E-book readers are great, as they let you read electronic versions of paperbacks and hardcovers without the eyestrain that usually come with digital displays. It’s a real paper-like experience. While those same e-book readers have long provided support for digital comic books, the lack of colors and the small screen sizes have made it a less-than-ideal experience. Yeah… nobody wants to read graphic novels on that thing. The PocketBook InkPad Color should go a long way towards changing that.
A 7.8-inch e-paper reader with a 4,096-color display, the device allows you to consume comic books in a way that’s a lot closer to their analog counterparts. That means, you can see larger panels and enjoy some of the original coloring without the eyestrain of LCD displays, albeit in a format that’s still not close to replicating the original experience. Hey… it’s a step towards getting there, at least.
The PocketBook InkPad Color uses E-Ink’s newest e-paper display called Kaleido, which combines a TFT backplane, an e-paper layer, a color filter layer, and a protective sheet, allowing it to deliver paper-like reading with actual colors on the screen. It has a resolution of 1,404 x 1,872 pixels, although this is only available when reading in grayscale. If you want those 4,096 colors to show up on the page, the screen turns down the sharpness to a paltry 468 x 624 pixels, so you end up with a picture quality that’s comparable to VGA monitors from many years ago. According to the outfit, pixel density is 300 dpi in grayscale and 100 dpi in color.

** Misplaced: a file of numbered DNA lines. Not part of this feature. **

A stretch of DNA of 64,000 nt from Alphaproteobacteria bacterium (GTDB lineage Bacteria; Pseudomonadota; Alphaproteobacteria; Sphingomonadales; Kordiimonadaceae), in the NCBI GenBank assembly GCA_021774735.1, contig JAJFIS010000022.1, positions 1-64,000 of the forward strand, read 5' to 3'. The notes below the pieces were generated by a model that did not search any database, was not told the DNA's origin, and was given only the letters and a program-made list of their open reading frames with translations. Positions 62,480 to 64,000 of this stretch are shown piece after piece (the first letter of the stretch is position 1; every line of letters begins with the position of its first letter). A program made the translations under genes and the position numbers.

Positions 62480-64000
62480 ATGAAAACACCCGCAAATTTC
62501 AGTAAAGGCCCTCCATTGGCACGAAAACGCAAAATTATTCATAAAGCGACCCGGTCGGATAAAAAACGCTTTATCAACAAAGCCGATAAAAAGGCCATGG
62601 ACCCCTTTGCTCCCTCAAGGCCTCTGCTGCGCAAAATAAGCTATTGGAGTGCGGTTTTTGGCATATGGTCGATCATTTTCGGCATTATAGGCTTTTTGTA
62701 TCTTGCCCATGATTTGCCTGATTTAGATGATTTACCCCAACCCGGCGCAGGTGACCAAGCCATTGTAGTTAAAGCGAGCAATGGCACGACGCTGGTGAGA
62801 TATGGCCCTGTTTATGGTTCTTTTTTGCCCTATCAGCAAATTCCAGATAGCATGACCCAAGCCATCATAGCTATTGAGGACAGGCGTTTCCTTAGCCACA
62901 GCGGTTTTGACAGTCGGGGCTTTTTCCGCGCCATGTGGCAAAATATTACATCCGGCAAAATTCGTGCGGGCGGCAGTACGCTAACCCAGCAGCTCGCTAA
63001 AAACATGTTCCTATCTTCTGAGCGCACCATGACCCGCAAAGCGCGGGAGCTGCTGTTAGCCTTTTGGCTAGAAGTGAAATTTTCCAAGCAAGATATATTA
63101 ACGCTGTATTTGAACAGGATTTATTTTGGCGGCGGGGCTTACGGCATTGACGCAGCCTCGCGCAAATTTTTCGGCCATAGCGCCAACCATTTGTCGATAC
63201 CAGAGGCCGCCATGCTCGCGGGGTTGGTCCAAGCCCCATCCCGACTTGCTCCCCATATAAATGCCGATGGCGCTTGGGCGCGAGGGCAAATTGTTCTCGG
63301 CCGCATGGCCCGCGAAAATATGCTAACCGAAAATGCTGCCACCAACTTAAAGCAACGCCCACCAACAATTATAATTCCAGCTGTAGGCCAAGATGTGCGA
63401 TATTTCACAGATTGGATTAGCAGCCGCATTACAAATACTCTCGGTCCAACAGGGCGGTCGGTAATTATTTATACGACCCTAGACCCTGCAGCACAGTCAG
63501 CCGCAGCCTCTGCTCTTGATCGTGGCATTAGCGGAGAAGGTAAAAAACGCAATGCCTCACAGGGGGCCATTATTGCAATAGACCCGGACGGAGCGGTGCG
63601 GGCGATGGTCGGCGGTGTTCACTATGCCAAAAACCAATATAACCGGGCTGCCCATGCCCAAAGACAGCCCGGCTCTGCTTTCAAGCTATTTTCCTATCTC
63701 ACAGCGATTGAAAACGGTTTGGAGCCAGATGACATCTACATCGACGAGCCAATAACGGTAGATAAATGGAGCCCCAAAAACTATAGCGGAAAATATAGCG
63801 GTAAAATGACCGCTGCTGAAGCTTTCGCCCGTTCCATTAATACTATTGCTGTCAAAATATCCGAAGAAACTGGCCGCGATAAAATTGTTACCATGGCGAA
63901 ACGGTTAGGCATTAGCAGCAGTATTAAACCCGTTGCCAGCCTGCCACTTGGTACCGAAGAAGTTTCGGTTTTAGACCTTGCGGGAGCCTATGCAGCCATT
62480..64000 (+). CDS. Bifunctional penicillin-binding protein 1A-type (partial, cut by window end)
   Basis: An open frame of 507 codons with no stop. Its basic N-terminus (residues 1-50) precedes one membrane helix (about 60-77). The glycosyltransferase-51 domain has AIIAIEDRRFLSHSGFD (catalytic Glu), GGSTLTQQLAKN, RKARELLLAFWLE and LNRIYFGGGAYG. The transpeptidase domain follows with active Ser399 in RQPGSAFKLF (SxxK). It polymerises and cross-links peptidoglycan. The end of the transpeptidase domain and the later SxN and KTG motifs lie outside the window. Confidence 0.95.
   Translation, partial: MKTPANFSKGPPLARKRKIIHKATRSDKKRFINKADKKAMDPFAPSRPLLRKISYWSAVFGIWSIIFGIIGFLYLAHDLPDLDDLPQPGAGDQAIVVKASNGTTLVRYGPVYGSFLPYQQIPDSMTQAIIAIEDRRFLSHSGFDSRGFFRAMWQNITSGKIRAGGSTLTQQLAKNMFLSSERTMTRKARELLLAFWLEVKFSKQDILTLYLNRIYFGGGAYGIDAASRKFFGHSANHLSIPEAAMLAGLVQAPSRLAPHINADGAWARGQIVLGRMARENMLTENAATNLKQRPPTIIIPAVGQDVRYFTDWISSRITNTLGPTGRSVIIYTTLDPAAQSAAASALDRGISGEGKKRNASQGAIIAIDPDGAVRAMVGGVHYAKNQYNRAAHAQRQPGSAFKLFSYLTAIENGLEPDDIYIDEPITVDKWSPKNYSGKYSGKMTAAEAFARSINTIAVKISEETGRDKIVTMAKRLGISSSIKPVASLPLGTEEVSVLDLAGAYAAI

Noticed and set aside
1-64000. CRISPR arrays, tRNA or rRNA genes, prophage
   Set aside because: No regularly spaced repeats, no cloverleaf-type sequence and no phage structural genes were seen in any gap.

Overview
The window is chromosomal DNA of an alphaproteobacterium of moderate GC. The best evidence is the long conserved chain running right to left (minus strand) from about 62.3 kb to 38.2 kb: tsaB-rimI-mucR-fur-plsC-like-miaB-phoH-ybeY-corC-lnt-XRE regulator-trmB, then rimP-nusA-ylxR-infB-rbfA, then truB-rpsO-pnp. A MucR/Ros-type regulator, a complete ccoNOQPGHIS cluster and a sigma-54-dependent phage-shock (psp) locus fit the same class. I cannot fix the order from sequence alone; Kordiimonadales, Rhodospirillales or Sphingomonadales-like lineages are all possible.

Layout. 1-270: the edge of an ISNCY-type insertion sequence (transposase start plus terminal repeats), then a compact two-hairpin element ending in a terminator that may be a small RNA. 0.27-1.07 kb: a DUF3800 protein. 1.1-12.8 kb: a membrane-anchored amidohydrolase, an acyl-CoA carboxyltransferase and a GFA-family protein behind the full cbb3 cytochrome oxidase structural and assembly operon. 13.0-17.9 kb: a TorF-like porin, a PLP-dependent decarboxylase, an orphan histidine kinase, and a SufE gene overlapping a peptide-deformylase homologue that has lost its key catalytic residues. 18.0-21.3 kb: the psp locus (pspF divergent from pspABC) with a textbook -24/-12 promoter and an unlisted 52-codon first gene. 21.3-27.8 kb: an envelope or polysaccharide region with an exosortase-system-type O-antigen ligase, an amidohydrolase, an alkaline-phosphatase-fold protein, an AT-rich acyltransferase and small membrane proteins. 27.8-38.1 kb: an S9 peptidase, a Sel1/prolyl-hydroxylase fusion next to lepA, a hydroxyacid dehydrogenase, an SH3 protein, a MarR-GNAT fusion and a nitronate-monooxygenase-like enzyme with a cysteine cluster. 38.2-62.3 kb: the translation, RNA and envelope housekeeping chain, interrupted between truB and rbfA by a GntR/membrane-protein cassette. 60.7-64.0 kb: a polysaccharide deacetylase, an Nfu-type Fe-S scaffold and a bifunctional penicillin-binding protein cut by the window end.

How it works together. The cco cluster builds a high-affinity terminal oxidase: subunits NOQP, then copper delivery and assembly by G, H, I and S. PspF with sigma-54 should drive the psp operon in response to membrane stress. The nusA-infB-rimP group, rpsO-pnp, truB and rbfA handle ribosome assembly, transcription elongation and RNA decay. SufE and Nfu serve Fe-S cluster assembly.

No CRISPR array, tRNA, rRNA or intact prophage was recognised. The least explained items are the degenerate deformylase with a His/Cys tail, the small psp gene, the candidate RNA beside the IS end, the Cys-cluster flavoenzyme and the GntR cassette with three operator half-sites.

This means, reading digital comic books in color will expose plenty of pixelated sections, which, we’re guessing, isn’t ideal when you can read comic books at much higher resolutions on a regular tablet. Unless, of course, you enjoy the idea of imagining those pixelated edges as a unique art style, in which case, you do you.
The PocketBook InkPad Color supports 19 ebook formats, including comic book formats like CBR and CBZ, so you can, basically, use it with any digital book you can get online other than Amazon’s proprietary AZW format for Kindles (which isn’t an issue, considering the amount of free converters out there). It also supports common image formats (JPEG, BMP, PNG, TIFF) and a variety of audio formats, which you can listen to by connecting headphones either through the USB Type-C slot or wirelessly over Bluetooth, so you can use it for audiobook as well.
It has 16GB of onboard storage, along with a microSD card slot (maximum 32GB), so there’s plenty of room to store all the reading material you want to keep on hand, while a 2900 mAh battery allows you to use it for up to a month between charges. Other features include a front light illumination for reading in low-light settings, text-to-speech support for 16 languages, a few preinstalled games (hey, you can get bored reading), and built-in Wi-Fi for tapping into the outfit’s online store and cloud storage.
The PocketBook InkPad Color is set to hit stores any day now.